UNSW School of Photovoltaic & Renewable Energy Engineering
Advanced Laser Doped Solar Cells
Brett Hallam - UNSW SPREE


Brett Hallam, at UNSW SPREE, 22 May 2014

Brett Hallam (48Min)

UNSW SPREE

Brett Hallam speaks at UNSW SPREE

Abstract

Laser doping has a large potential for integration into silicon solar cell technologies. The ability to process local, heavily diffused regions in a self-aligned manner can greatly simplify processing sequences for the fabrication of selective emitter or localised back-surface field regions. Using continuous wave lasers, molten regions with depths of more than 10 microns can be formed and allow for advanced laser doped structure formation such as contacting buried layers in silicon solar cells or localised transistor structures.

The diffusion process using such lasers can be accurately modelled by Gaussian diffusion theory for many processing speeds, however a clear influence of the solid/liquid interface can be observed to alter the SIMS profiles from a pure Gaussian profile. In particular, this is observed to lead to a characteristic kink in the diffusion profile of regions formed using quasi-continuous wave lasers caused by a partial solidification of the silicon between successive pulses.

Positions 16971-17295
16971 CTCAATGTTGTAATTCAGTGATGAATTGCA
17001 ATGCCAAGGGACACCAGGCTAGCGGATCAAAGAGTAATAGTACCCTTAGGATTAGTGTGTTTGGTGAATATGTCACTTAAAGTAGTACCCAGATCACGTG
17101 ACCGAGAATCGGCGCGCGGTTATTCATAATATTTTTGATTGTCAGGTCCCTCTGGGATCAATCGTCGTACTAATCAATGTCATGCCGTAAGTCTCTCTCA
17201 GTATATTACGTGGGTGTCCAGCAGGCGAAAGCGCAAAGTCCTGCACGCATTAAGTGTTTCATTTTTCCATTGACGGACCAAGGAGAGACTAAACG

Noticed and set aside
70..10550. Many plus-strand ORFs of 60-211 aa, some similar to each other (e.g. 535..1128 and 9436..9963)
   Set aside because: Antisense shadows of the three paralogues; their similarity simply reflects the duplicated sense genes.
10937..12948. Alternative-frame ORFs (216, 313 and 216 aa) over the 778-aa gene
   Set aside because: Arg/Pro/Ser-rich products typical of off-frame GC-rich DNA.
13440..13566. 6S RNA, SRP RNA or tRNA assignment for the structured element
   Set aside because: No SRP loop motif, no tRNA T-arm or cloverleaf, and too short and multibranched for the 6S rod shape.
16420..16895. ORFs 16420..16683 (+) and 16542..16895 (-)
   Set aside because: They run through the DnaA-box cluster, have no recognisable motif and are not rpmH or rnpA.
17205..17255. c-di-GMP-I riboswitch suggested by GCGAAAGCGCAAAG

Laser doping can also be used to form heavily p+ regions from Al dopants released from Al2O3 passivation layers in a self-aligned process. For processing speeds of 8 m/s compatible with high throughput production, the width of the opened region is only 5 microns whilst still allowing a 3 micron deep back surface field. Subsequently, fill factors > 80% are demonstrated for large area PERL solar cells with laser doped Al p+ regions and efficiencies of 20.7%.

Typically the performance of laser doped solar cells has often been limited by the introduction of defects during the laser doping process. Hydrogen passivation is demonstrated to be an essential aspect for laser doped solar cells through the passivation of laser-induced defects, leading to increases in efficiency approaching 1% absolute.

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Brief Bio

Brett Hallam is a Ph.D. student at UNSW SPREE.

Undergraduate: Bachelor of Engineering / Science at UNSW Australia

Photovoltaics and Solar Energy Engineering (University medal)

Thesis: PECVD Silicon Oxynitride for High Efficiency Silicon Solar Cells

Science major 1: Physics

Science major 2: Physical Oceanography/Meteorology


PhD: Photovoltaic Engineering at UNSW

High Efficiency Laser Doped Silicon solar Cells with Advanced Hydrogenation


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